Thousands of Children Die As They Flee Somalia’s Drought

According to the United Nations, vast numbers of Somali children are dying as they flee with their families to reach camps in the neighboring countries of Ethiopia and Kenya.  The refugees are trying to escape Somalia’s worst drought in 60 years, which, compounded by violence, is causing a devastating food crisis.  The UNHCR explained that the malnutrition rates in Somalia were “staggering,” with more than a quarter of Somalia’s 7.5 million citizens uprooted internally or living outside the country.  And even if families do reach refugee camps outside Somalia’s borders, many children arrive so exhausted and malnourished that they die within 24 hours, despite immediate help and emergency care.

“Knowing that children are dying along their journey to safety breaks our hearts,” said António Guterres, the UN High Commissioner for Refugees. “This is turning one of the world’s worst humanitarian crises into a human tragedy of unimaginable proportions.”

According to the BBC, “more than 50% of Somali children arriving in Ethiopia are seriously malnourished. In Kenya, that figure is between 30% and 40%.”

Overcrowding is an increasing problem in the camps, as is food availability.  In some camps, thousands of refugees are arriving every day.  Some were robbed, raped, or attacked by animals on their way to the border, and many went for days without food or water.  When they arrive, however, they have to wait for hours or days to receive basic food rations.

In a move that signals the depth of the crisis in Somalia, al-Shabab, the militant Islamist group which controls the country has lifted a ban on foreign aid.  ”Whether they are Muslims or non-Muslims, [if] their intention is only to assist those suffering, they can contact the committee which will give them access to the drought-hit areas,” said a spokesman for al-Shabab.  UN officials hope that al-Shabab’s decision could curb the flow of refugees, and reduce deaths.  But it also shows just how desperate the situation is.

It’s easy to read a story like this and feel bad, but take no action.  After all, Somalia is far away and it seems as though we are powerless in the face of natural disasters and sweeping violence.  The UN and other aid agencies, however, are pleading for support, and I encourage you to go to their website to see what you can do to help.

You can also sign the Care2 petition, asking President Obama to make aid to Somalia a US priority.  After all, the United States has only contributed $14.5 million to food aid in Somalia this year, nowhere near what Somalis need to survive.  We can, and should, do more.  Tell President Obama to send more help from the United States to Somalia!

Photo from expertinfantry via flickr


W. C
W. Cabout a month ago

Thanks for the information.

William C
William Cabout a month ago

Thank you for caring.

Janine H.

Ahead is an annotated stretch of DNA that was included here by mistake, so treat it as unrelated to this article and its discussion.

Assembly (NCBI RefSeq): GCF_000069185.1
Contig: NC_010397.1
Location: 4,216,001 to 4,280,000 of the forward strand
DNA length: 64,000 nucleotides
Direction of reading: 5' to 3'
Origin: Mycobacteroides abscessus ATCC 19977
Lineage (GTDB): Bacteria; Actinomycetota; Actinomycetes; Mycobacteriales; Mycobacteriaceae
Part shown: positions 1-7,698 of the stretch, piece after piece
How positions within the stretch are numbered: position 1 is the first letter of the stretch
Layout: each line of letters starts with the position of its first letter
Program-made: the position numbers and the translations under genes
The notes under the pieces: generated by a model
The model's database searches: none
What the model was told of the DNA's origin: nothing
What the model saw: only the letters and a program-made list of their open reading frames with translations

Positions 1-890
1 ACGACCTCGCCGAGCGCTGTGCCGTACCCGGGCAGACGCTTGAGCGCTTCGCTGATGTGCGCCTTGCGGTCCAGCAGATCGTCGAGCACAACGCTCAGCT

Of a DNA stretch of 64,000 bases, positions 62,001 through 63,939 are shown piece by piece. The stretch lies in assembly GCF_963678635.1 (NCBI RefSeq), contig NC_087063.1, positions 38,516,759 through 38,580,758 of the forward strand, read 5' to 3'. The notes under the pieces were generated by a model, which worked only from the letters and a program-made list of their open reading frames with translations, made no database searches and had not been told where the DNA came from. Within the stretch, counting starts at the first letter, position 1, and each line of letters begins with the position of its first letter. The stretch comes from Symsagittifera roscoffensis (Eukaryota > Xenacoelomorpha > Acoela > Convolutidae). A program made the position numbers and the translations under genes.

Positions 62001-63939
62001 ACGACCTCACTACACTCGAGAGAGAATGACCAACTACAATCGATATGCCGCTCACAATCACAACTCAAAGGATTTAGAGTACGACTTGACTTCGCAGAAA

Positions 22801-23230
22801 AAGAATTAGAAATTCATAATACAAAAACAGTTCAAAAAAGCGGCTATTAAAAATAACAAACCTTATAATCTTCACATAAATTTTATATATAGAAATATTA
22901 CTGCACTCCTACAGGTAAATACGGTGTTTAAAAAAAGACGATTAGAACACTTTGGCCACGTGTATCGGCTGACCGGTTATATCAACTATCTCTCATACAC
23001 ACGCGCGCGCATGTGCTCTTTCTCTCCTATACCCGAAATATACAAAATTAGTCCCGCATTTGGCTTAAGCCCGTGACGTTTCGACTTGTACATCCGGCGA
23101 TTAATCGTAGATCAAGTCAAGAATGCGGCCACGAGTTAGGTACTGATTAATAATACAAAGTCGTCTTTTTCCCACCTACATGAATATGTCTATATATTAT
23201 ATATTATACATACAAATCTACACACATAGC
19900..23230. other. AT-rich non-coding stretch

Janine H6 years ago

very sad... Europe, USA, etc always have so much food, and so much which is thrown away every day. And other countries have famines, wars, catastrophes,... they would be happy if "we" could give them the overabundance.

"Only when the last tree has been cut down; Only when the last river has been poisoned; Only when the last fish has been caught; Only then will you find that money cannot be eaten."
(Native American proverb)

"We have learned to fly the air like birds and swim the sea like fish, but we have not yet learned the simple art of living together as brothers." (Martin Luther King)

Carole R.
Carole R6 years ago

So very sad.

Jonathan Y.
Jonathan Y6 years ago

Awful situation. USAID is helping in Ethiopia and Kenya in a major effort.

Part of the problem is that when you have warlords controlling the landscape, they will often dole out foreign aid according to their political preferences. We've seen this before in Eritrea and Somalia. Sometimes they will outright withhold the aid from certain groups re-sell it on the black market. Saw this time and again back when I worked for the Agency; nothing much our people on the ground could do about it besides airdrops, which are very expensive. But they do get food and supplies to needy people.

Sad when terrorist warlords hold their own populations hostage to an extreme ideology. The East African drought is bad enough.

Manuela B.
Manuela B6 years ago

my heart breaks for these poor children. my signature and prayers are enclosed.

Sharon Beth Long
Sharon Beth Long6 years ago

I understand that the problem in Somalia is not only that the government refused to allow in aid agencies but that armed gangs hijacked food supplies and threatened staff. What a shame!

Michele G.
Past Member 6 years ago

Signed, hope it helps.

Christine S.

I agree with Linda M- shame on the Catholic Church to prohibit birth control while children starve, and for soldiers to use rape as a weapon of war, which creates more children that will starve...

Pat Vee
Pat Vee6 years ago

Who was it who said suffer the little children, and they do in many places around the world,Some people do what they can,but it is never enough, and while war and religion continue,so will the children suffer.